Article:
Give God credit for some intelligence and kindness. If He wants something super-special from you, like consecrated celibacy or marriage to a very specific person, He will make that clear to you. He hasn’t hidden it somewhere, planning to damn you for all eternity if you fail to dig in exactly the right spot on the archaeological site of your life.
Most people choose to get married; a natural state that’s been raised to a sacrament. The desire for marriage and parenthood is written deeply in the human heart – so much so that it takes daily fidelity to grace to embrace a different state of life, and a Christian who doesn’t fulfil it physically should fulfil it spiritually.
Too often we as Christians explain many little things in our lives by attributing them to “God’s will”. In talking about this, I feel it’s important to distinguish God’s passive will from His active will. Let me dip into the dark recesses of my memory for a moment to dredge up lessons from my Little Green Catechism.
In a certain sense, everything that happens is God’s will, insofar as He keeps everything in existence and allows it all to happen. This is because He has given each of us free will to do as we choose. I like to think of this as God’s passive will.
However, when we open ourselves up to God, and allow ourselves to be used as His instruments, we allow His active will to work through us.
There are many occurrences of God’s active will throughout history. I won’t go into any of them, but certainly all genuine miracles are examples of God’s active will.
Hindsight is a very handy tool for seeing where God’s active will has worked through your life, and when I think of my own, it is clear that the times when He steered me in a direction I might not otherwise have gone were actually very few.
As an example, I once wanted to quit my job desperately, but felt I couldn’t leave until I’d found another position. I was scared of my manager, a very intimidating man, and was convinced that I needed the security of being in someone else’s employ before I could muster the courage to tell him I was quitting primarily because of him and how he managed the staff. (I didn’t want to tell him this, but felt I had to.)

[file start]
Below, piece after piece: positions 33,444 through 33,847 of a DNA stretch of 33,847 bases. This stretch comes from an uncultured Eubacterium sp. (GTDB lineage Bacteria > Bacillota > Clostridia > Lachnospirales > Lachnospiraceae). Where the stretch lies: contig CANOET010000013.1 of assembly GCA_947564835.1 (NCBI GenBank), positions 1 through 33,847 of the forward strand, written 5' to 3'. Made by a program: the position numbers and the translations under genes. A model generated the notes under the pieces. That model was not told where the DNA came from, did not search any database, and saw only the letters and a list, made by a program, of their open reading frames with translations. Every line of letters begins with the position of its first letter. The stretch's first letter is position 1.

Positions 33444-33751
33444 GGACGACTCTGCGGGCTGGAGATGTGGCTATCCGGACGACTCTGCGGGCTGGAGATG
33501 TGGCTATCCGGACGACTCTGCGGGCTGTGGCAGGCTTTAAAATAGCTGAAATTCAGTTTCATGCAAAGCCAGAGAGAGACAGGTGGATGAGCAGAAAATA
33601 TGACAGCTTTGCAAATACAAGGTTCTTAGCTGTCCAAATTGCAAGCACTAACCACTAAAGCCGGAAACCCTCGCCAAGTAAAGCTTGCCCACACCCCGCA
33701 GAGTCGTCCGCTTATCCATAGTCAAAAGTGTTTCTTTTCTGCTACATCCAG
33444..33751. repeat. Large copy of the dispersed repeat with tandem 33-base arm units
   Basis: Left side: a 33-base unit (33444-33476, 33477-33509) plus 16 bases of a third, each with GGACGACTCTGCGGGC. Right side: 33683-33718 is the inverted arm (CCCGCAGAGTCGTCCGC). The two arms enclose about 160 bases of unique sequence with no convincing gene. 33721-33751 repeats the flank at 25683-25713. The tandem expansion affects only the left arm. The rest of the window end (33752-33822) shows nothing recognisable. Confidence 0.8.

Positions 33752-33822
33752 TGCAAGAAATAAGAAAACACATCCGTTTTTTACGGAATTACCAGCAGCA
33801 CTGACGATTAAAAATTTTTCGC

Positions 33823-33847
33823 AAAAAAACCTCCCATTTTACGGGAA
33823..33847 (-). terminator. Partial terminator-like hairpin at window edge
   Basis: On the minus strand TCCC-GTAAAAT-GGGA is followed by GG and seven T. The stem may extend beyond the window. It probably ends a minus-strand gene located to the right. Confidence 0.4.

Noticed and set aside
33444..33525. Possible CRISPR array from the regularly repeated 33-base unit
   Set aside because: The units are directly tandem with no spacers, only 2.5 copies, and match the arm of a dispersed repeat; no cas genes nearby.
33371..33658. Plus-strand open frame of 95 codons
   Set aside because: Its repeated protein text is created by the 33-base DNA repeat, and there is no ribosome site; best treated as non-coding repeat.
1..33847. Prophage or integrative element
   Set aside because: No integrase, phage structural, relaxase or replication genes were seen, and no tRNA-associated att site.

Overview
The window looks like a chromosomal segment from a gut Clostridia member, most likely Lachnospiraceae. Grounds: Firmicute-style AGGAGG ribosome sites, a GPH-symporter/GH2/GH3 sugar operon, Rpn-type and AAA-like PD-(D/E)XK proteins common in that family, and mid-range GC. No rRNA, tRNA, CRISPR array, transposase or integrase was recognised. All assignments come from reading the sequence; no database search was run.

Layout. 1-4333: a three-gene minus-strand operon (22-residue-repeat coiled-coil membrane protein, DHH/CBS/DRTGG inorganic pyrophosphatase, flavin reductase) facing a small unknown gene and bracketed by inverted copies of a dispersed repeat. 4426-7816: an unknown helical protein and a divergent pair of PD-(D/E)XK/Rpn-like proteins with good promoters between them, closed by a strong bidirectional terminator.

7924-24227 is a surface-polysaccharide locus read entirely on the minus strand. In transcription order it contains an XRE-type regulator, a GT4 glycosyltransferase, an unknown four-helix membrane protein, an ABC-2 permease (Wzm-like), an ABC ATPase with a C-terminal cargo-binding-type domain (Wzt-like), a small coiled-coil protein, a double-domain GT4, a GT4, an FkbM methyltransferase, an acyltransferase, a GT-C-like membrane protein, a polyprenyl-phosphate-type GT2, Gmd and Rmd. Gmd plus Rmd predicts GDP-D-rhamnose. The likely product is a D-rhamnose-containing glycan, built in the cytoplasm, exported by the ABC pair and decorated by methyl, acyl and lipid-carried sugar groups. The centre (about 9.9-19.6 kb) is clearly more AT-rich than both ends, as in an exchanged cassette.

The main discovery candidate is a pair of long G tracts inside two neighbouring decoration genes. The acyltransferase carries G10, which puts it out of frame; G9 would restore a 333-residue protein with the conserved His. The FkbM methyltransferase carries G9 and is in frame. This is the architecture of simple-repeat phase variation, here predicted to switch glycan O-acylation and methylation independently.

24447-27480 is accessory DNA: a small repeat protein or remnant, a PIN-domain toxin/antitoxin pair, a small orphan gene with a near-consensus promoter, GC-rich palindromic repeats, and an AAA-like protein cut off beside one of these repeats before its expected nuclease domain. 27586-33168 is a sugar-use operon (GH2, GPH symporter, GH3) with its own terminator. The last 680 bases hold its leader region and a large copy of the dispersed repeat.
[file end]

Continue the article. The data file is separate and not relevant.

After weeks of seeking another position and coming up empty, I was kneeling in the pews after First Saturday Mass, and despairingly begged Our Lord to just find me another position so I could quit my job.
A voice flashed across my mind: you could just quit now.
I was terrified by these words and what they might mean. Mentally scrambling away, I shouted this voice down. No, no, no. Not that, I couldn’t bear it. Just find me another job, okay??
I literally prayed these words. Then a short while later, my two friends and I left and had breakfast at a cafe. After some idle chatter, one of them asked me about my job situation, and I told her I was waiting to hear back about a possible position. She looked me square in the face and said, “have you considered just quitting your job now?”
I was startled – the very words that had come to me while praying were being repeated to my face not half an hour later. My other friend chimed in and the pair of them talked to me for a good 40 minutes about the benefits of quitting my job and talking to my boss now, even without the safety net of being employed elsewhere.